Blog / Agent Experience:
Different types of contact centers- Which group are you in?

By John Woods  /  Published on April 1, 2020

As technologies have evolved and customer expectations have increased, the contact center has become a much different place than it was 20 years ago.

From email marketing to social media engagement and chatbots, there are now so many ways a customer can interact with a business. As a result, it makes sense that contact centers would change their approach to how they service their customers.

Rather than try to handle everything under one roof, it is now standard practice to have different types of contact centers for different types of businesses based on the product/service they are providing. By doing this, businesses can work much more efficiently, achieve better results, and deliver a much better customer experience (CX) over each channel.

In this blog, we are going to explore what these different contact center groups are, and help you identify which category you fall in to.

The different types of contact center

The inbound contact center

When you think of a traditional contact center, you might think of one that is set up to answer phone calls and not much else. These are inbound contact centers.

These centers are the meat and bones of customer service, and the main objective is to respond to customer issues like service questions, inbound sales inquiries, order fulfillment, technical concerns, and general help desk matters.

Though this is a basic type, the demand for inbound contact centers remains large as many people still prefer communicating with businesses through voice. Inbound houses still run on relatively new tech, like voice over internet protocol (VoIP) and will utilize interactive voice response (IVR) to deliver efficient, speedy customer service.

At some level, all businesses big and small will have some process in place for responding to customer queries. However, depending on the size of your business, the demands of your customer, and the volume of calls you receive, these basic methods may not be enough.

In this case, it would be advisable to open a dedicated inbound contact center with the infrastructure and staff capable enough to meet the expectations of your customers.

The outbound call center

Rather than receiving calls from customers, outbound contact centers are what businesses use to engage with their clients in proactive sales and marketing. Mostly, these outbound houses are used to help promote business growth by bringing new customers into the fold.

Things like telemarketing, sales, cold calls, customer follow-ups, upselling, and lead generation, are all typical examples of what goes on inside an outbound contact center.

Any business that plans to expand and grow their company in-house will not get far without one of these outbound platforms.

A sound strategy is essential for success, identifying the types of customers you are going to target, as well as a precise method for how you are going to win them over.

The multichannel contact center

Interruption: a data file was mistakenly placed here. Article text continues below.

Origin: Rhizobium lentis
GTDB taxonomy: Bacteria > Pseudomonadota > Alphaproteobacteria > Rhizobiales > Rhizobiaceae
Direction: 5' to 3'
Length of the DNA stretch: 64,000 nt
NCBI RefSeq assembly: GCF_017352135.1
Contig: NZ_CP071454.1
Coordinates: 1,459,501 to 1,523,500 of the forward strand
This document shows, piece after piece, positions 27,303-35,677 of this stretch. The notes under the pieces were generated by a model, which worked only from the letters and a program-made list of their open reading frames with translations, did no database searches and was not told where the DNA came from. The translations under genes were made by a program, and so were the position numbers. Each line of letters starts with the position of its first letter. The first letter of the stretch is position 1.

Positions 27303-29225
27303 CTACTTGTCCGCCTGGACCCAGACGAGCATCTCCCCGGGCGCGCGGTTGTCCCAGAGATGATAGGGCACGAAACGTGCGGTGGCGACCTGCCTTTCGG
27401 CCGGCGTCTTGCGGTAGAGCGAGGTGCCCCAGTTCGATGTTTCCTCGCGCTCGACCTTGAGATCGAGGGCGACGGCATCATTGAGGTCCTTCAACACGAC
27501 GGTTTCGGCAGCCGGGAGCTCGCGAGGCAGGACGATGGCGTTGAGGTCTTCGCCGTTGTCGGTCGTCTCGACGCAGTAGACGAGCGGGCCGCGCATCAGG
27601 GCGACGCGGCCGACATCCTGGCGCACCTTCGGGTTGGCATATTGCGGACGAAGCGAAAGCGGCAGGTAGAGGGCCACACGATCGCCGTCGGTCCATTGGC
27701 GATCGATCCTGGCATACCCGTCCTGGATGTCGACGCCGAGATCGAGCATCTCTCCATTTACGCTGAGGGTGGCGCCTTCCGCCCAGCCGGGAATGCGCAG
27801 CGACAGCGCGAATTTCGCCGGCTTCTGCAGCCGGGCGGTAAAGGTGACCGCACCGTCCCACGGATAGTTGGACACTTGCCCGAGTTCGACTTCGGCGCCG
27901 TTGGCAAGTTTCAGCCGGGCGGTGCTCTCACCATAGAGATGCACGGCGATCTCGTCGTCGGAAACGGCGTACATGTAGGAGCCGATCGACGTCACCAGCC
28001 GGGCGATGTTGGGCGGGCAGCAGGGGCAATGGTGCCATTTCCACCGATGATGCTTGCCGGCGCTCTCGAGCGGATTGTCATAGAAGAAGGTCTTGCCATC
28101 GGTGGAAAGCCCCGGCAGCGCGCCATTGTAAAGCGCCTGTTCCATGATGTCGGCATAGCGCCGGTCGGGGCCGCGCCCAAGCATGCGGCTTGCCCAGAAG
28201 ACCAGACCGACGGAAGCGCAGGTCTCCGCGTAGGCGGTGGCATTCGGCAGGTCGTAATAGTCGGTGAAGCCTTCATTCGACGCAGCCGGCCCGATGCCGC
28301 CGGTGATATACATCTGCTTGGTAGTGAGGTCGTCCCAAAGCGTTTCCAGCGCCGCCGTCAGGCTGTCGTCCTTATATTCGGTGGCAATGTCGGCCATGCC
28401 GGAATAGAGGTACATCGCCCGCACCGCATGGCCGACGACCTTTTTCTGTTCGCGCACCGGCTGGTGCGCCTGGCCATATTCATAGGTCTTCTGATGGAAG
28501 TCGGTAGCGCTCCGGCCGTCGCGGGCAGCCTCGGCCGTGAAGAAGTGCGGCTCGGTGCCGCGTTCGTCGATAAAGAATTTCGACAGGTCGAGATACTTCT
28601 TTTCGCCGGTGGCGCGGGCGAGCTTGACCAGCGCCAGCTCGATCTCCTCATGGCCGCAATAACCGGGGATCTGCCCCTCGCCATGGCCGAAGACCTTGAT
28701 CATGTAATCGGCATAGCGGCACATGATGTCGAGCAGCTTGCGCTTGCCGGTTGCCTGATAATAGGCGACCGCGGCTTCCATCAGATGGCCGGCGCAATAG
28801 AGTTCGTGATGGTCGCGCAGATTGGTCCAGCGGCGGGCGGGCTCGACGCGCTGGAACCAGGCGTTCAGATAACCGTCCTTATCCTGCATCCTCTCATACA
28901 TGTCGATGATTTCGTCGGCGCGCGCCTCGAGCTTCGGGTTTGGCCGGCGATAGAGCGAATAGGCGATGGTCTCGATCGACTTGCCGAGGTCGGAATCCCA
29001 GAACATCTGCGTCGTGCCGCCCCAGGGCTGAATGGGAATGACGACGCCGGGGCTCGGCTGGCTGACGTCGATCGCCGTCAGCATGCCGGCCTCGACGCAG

Here is where things start getting a bit more interesting. Up until now, we've spoken about contact centers that use traditional channels like phone and email, but in today's day and age that is often no longer enough.

On average, a customer will use as many as 4-5 channels when contacting a business, and the multichannel contact center is there to support this demand.

Along with phone and email, the multichannel also provides support for social media, mobile apps, websites, chatbots, instant messenger, SMS, plus countless others. Though phones still play an essential role in these contact centers, they are just one of many tools used in the multichannel environment to help the business deliver excellent customer service.

If you're looking to establish your brand as a market leader, investing in a multichannel contact center will give you a massive advantage over your competitors.

Rather than engaging with the customer on the phone, you'll be able to utilize more channels and implement various strategies through a multichannel contact center to ensure you get the results you want.

The omni-channel contact center

Much like a multichannel center, the omni-channel contact center uses various entry points to deliver service to its customers and improve business communications. The fundamental difference, however, is that the omni-channel center managed to seamlessly combine all separate communication entry points into one unified platform. As a result, businesses can deliver a much more personalized service to each and every customer, rather than a one-size-fits-all approach.

In an omni-channel center, everything is integrated, meaning all data is openly accessible irrespective of where and when it was taken. Agents have a clear view of the entire customer journey and can easily access all the information they need to deliver the type of tailored service modern customers have come to expect.

It goes without saying that any business looking to win the satisfaction of their existing customers and bring new ones into the mix in droves, would benefit enormously from an omni-channel contact center.